Why sunscreen causes breakouts and how to prevent it
There are few things more delightful than the return of summer. Dreary, grey skies and daily drizzles make way for sparkly afternoons that seem to hiss and sizzle. Bare skin replaces woolly layers.
Everyone looks look better sun-kissed and glowing. The feel-good factor is undeniable. The life-giving power of sunshine is vital for many bodily processes, as well as for emotional wellbeing.
What’s also undeniable is the sun’s potential for damage when the skin is over-exposed and under-protected. Damage you won’t see for years to come.
And then you do, by which time it’s often too late.
Sunscreen: the ultimate bodyguard
The internet abounds with horrific images of sun-damage — from dry, ‘leathery’ skin to sinister melanomas that grow and morph. We know it’s possible to enjoy the rejuvenating effects of the sun whilst protecting it. Our best all-day defence is sunscreen of SPF 30 or higher. This, coupled with obeying the 6 golden sun-safety rules set out by the Centre for Disease Control and Prevention, are all that’s needed.
But, what exactly is sunscreen?
Sunscreen was aptly named as it was intended to be a physical filter, filtering out harmful UV rays. A skin umbrella, if you will. This filter acted as a screen between your skin and the sun. As such, its purpose was not to be absorbed but to form an armour (often, a visible one).
Nowadays, many sunscreens contain chemical compounds which act by absorbing UV rays instead and releasing it from the skin as heat. They are generally undetectable.
Most sunscreens available to consumers today contain both physical and chemical components. All need to be reapplied regularly, especially when it washes or wipes off. Reapplying the layer takes you back to safety, thereby reducing the risk of premature ageing and skin cancer.
Sunscreen is, literally, your bodyguard. In order for it to work, it must form a film on your skin that deflects or absorbs UV rays.
Therein lies the rub — of sunscreen
Unfortunately, sunscreen can wreak havoc with even the calmest skin. Whilst it protects your skin it also covers the pores of your skin, causing congestion and irritation.
Sunscreens with physical filters derived from Zinc Oxide and Titanium Dioxide, with its ‘whitish’ film, can be more comedogenic. Whilst chemical filters, like oxybenzone, tend to irritate sensitive skin
In addition, many screens come with extra ingredients that can exacerbate the situation. Adding oil to the fire, skin is further irritated in Summer when we perspire more and excrete more sebum.
Never skip sunscreen again
It seems like you have to choose between skin that is blemish-free now but unprotected or healthy when you’re older because you always used sun protection.
This needn’t be the case. Use sunscreen and other skincare products wisely and you can have the best of both worlds.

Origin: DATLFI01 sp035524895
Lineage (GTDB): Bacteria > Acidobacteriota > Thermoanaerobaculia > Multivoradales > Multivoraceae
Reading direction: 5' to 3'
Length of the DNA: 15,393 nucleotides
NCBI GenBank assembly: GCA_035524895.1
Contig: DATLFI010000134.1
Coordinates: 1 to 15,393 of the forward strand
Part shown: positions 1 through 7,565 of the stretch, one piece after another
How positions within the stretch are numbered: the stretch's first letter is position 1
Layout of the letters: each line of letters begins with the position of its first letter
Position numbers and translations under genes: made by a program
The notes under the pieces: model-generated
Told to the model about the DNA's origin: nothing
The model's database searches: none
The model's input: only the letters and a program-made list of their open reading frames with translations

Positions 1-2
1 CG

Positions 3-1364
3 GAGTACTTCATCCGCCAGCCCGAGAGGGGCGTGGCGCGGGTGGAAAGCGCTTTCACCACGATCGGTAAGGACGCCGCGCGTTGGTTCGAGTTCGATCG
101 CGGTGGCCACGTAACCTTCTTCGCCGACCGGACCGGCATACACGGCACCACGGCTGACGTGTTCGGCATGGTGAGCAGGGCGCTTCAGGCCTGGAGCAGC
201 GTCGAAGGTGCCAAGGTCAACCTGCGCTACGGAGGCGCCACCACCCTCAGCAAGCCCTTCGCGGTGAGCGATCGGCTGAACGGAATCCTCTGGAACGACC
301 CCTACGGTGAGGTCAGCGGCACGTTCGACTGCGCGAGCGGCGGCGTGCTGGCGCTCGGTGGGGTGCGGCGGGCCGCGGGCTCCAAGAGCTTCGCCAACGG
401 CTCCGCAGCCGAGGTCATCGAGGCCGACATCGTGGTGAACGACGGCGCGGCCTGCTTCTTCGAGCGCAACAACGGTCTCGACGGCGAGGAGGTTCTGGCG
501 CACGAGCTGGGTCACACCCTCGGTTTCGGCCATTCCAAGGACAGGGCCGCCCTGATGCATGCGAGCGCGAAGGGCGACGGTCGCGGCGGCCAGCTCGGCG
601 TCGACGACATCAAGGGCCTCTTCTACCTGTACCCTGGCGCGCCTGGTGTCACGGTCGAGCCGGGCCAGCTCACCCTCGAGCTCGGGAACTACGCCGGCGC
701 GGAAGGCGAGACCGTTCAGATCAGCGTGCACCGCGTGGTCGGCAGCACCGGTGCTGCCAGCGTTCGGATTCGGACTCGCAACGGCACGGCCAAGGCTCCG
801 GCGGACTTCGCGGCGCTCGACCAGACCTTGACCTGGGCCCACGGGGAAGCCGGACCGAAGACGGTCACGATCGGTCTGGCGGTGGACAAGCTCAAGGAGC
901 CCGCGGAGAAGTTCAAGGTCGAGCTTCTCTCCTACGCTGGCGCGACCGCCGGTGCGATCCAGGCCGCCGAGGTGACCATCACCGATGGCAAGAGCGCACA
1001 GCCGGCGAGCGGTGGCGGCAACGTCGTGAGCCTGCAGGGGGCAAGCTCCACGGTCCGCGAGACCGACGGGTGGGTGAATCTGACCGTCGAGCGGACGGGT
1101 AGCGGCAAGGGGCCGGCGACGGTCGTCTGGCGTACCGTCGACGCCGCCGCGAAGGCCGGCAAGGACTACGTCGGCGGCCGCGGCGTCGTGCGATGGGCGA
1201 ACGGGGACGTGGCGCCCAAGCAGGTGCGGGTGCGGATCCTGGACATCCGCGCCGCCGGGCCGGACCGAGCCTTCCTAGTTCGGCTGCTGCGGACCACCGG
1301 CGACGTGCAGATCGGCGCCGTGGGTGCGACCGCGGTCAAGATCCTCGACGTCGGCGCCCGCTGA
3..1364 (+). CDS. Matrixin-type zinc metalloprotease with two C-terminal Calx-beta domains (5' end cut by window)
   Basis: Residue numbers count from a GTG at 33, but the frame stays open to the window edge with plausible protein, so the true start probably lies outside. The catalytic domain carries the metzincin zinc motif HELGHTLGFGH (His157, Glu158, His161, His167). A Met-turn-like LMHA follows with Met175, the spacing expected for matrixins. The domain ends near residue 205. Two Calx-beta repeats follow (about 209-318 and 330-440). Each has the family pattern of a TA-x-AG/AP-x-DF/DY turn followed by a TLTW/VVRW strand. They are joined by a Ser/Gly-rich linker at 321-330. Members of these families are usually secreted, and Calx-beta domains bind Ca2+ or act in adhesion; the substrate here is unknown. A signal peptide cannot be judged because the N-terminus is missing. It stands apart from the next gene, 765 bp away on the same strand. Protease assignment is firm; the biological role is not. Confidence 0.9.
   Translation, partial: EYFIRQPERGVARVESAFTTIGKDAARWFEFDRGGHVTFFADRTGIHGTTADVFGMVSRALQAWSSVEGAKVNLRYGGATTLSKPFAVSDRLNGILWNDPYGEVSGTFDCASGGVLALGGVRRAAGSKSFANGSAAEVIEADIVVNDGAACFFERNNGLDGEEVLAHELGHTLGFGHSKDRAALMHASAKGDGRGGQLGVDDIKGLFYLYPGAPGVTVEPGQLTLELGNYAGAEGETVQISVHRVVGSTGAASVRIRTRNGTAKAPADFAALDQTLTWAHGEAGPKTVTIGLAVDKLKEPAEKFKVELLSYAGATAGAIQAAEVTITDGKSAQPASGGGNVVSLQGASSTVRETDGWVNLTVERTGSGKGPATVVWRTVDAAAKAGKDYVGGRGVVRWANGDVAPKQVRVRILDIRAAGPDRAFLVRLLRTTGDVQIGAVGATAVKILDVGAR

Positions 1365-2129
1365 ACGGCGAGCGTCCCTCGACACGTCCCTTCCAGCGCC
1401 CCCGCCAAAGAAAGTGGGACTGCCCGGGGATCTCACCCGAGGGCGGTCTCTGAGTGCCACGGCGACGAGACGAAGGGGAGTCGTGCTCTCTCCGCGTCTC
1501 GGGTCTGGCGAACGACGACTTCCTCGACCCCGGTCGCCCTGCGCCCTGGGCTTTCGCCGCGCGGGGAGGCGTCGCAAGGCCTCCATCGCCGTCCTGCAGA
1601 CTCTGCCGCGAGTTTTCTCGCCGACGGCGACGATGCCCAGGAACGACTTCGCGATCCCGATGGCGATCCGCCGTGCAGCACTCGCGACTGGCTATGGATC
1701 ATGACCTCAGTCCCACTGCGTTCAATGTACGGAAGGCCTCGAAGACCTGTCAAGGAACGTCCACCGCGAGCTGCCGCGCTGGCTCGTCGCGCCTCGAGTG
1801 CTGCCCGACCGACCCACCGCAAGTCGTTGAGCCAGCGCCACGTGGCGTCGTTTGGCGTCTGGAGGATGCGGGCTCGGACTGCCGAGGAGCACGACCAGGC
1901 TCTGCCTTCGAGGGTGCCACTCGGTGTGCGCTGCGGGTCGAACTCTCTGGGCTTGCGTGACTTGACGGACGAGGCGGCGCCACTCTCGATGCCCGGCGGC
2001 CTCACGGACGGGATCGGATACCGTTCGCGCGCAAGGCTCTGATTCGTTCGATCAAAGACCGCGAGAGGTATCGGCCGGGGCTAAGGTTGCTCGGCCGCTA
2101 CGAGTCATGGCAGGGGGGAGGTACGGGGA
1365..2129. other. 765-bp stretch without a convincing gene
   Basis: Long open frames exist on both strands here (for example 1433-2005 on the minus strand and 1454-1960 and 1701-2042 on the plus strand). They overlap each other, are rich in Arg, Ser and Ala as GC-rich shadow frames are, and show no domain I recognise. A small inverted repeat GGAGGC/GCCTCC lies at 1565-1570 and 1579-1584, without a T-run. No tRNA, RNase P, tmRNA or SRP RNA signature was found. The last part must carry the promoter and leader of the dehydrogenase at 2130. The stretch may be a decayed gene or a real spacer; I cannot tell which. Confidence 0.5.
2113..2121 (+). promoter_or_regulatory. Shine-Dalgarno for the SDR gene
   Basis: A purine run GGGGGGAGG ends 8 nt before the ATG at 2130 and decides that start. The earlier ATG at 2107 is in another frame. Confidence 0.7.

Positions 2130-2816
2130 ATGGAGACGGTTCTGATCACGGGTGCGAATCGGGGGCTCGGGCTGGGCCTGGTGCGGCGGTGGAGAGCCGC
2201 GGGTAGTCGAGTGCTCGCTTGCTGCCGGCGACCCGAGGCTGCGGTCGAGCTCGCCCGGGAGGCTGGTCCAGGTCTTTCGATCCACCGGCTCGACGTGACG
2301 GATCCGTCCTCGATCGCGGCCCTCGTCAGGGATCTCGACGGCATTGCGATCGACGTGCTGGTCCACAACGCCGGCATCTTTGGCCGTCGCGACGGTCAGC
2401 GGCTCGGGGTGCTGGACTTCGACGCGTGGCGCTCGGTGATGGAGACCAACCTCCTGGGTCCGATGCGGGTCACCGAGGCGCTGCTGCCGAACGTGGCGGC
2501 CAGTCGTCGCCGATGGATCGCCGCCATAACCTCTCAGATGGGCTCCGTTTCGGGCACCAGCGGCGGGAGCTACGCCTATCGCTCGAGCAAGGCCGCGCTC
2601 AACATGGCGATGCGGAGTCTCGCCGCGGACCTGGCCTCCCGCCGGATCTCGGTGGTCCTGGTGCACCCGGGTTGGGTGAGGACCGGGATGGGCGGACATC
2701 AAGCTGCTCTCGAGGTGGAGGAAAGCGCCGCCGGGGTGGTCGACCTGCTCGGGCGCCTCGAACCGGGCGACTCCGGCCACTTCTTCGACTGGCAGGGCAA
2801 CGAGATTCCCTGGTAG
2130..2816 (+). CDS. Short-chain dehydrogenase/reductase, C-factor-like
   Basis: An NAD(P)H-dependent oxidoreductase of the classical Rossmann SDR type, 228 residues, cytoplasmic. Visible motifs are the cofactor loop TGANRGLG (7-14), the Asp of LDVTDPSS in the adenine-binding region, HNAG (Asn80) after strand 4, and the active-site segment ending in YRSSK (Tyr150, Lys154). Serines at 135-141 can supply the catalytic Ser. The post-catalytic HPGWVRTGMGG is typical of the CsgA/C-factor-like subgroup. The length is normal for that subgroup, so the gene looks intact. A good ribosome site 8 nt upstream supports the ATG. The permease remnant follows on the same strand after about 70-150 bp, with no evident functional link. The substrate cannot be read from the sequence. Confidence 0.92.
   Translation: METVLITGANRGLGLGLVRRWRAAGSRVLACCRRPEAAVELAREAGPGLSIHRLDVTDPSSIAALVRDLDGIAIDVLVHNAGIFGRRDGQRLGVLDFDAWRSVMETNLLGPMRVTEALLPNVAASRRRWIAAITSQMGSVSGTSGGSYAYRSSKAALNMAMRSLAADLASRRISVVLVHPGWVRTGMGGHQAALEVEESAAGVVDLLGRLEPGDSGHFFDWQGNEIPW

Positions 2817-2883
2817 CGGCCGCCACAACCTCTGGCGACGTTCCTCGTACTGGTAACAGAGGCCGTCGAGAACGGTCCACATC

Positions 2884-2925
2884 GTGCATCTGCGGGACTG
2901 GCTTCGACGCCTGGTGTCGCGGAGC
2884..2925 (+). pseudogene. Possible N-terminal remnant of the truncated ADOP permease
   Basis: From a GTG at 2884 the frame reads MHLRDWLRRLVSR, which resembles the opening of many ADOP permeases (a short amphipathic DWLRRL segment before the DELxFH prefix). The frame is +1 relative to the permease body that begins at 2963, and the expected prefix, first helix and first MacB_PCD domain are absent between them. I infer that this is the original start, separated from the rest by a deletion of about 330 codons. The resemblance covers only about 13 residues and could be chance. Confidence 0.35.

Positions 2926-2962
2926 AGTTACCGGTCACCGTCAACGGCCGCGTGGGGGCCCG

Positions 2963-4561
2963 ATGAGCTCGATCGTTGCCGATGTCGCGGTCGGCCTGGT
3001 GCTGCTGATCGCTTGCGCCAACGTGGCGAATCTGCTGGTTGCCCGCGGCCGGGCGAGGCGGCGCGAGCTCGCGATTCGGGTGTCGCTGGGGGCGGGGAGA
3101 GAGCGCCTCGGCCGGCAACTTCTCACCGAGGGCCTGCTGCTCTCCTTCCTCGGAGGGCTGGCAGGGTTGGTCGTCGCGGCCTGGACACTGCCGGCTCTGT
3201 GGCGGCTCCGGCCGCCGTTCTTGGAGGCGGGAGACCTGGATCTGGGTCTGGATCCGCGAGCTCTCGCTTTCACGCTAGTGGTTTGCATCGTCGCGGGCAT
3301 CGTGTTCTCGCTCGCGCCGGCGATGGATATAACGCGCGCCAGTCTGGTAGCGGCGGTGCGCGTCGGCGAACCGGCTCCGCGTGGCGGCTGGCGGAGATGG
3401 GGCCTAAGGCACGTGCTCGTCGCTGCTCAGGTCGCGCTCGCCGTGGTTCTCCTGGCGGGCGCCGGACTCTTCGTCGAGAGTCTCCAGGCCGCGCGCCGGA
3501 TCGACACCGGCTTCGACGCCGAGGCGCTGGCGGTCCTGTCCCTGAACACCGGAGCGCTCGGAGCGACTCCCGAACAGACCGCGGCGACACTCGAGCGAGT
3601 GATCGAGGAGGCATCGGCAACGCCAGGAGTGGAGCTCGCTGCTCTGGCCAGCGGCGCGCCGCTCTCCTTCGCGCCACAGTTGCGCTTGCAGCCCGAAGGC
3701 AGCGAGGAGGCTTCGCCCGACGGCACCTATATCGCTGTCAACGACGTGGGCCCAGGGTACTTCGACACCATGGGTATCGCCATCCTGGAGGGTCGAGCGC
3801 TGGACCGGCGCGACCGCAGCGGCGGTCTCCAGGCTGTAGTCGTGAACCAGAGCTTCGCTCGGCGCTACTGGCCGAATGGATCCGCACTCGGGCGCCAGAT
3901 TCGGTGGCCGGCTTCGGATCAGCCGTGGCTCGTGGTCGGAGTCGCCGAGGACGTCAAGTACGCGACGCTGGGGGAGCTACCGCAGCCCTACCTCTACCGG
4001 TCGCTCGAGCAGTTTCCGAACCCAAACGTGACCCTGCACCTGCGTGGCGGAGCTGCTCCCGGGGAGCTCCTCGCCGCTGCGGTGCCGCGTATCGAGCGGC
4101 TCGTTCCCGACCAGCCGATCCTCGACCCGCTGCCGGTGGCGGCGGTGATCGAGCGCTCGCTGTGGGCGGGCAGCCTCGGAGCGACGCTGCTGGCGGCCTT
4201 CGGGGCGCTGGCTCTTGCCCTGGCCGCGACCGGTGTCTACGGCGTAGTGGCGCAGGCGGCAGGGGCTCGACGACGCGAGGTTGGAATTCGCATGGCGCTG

Simply follow these easy tips:
Choose sunscreen to match your skin type
This is the main cause of sunscreen-related congestion. If your skin is oily or combination your pores are easily blocked. Choose a sunscreen intended for oily skin — it’s matte, light texture doesn’t contain pore-clogging ingredients.
Even if your skin tends to be dry, it can also get oilier in Summer so choose wisely. Do your research and experiment until you find your perfect match.
Match your sunscreen to your lifestyle/routine
If you’re fair-skinned and don’t wear much makeup your best choice would be a physical sunscreen. They can leave a ‘whitish’ cast but it is barely noticeable on fair skin. The advantage of physical sunblock is that the ingredients are less likely to cause irritation.
If you wear makeup and you’re using at least 2 layers already, opt for sheer chemical sunscreens that are less likely to block pores.
Removing dead skin and product build-up once or twice a week is key. However, beware of overdoing it as that can also lead to flareups and irritation. Exfoliating will ensure that dead skin cells are sloughed away, along with any sunscreen residue, so you can skin can breathe freely.
Lose the layers
A common reason why we avoid sunblock is because it feels heavy or sticky. Avoid this by switching products during the summer, thereby using fewer products. There are many options. A tinted sunscreen that multi-tasks as a light foundation. A Beauty Balm (or BB cream)with added SPF. A richer sunscreen that doubles as a moisturizer. Or, try a foundation with SPF or a moisturiser with SPF.
Still breaking out?
Then do a skin product audit. Could your beloved berry blush be the culprit? Or perhaps it’s your new favourite foundation? Through a process of elimination you can find the main trigger to your skin woes:
- Examine ingredients — perhaps you’re allergic or the product is comedogenic
- Consider switching products — use less oily formulations in summer
- Check expiry dates — products can harbour bacteria whilst oils can turn rancid
Armed with the checklist above you’re now ready to face the summer head-on. Work out what’s rubbing your skin up the wrong way so you won’t have to skip the sunscreen this summer, or ever again.